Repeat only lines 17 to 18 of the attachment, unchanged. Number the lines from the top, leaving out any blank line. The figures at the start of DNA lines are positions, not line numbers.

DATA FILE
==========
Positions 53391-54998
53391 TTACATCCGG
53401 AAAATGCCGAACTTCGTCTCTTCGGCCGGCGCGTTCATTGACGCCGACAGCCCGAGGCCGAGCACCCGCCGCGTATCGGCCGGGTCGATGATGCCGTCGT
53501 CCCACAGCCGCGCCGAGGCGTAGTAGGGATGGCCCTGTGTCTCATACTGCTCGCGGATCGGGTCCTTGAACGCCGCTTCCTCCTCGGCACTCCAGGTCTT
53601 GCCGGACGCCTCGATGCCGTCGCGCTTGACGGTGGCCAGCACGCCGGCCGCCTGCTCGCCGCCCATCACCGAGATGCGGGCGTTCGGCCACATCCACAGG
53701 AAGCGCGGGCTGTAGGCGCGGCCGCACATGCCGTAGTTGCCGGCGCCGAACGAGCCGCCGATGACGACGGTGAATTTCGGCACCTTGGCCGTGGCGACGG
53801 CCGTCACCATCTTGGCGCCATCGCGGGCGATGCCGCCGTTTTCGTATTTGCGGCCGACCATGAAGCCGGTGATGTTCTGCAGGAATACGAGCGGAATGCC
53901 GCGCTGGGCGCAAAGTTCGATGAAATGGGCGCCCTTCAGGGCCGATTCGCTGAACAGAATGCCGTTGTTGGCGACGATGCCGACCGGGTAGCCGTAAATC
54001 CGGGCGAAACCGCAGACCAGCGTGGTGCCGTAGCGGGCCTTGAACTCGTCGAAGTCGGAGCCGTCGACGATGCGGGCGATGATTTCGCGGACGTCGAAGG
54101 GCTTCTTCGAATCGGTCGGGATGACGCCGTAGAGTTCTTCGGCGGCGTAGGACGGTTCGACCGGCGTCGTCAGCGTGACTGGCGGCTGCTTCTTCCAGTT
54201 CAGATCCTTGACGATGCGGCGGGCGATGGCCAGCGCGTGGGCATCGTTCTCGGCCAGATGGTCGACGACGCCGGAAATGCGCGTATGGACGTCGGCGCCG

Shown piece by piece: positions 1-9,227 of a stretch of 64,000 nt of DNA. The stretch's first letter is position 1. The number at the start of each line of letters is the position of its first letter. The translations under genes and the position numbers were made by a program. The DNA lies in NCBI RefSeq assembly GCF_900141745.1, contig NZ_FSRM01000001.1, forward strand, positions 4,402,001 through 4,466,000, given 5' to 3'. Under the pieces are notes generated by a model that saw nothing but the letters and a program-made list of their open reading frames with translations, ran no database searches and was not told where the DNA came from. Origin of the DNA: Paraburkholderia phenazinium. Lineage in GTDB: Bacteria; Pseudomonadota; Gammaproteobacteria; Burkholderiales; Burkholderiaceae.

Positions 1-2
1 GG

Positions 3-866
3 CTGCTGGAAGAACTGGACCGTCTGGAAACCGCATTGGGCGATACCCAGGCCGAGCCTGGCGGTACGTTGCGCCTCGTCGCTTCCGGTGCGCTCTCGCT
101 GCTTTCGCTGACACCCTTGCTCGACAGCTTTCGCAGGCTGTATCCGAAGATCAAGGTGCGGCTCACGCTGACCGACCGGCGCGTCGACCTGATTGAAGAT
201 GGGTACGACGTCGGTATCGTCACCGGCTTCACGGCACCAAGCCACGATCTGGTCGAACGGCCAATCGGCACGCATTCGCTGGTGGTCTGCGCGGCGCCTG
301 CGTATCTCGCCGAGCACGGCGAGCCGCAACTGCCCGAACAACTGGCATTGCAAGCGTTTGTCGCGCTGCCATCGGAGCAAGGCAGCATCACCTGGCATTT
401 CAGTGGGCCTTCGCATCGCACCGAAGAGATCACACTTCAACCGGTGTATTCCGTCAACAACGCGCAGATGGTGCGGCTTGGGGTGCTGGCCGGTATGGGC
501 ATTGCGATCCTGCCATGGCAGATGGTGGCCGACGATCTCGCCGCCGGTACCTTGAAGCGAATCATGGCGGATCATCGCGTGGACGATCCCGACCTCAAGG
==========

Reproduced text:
101 GCTTTCGCTGACACCCTTGCTCGACAGCTTTCGCAGGCTGTATCCGAAGATCAAGGTGCGGCTCACGCTGACCGACCGGCGCGTCGACCTGATTGAAGAT
201 GGGTACGACGTCGGTATCGTCACCGGCTTCACGGCACCAAGCCACGATCTGGTCGAACGGCCAATCGGCACGCATTCGCTGGTGGTCTGCGCGGCGCCTG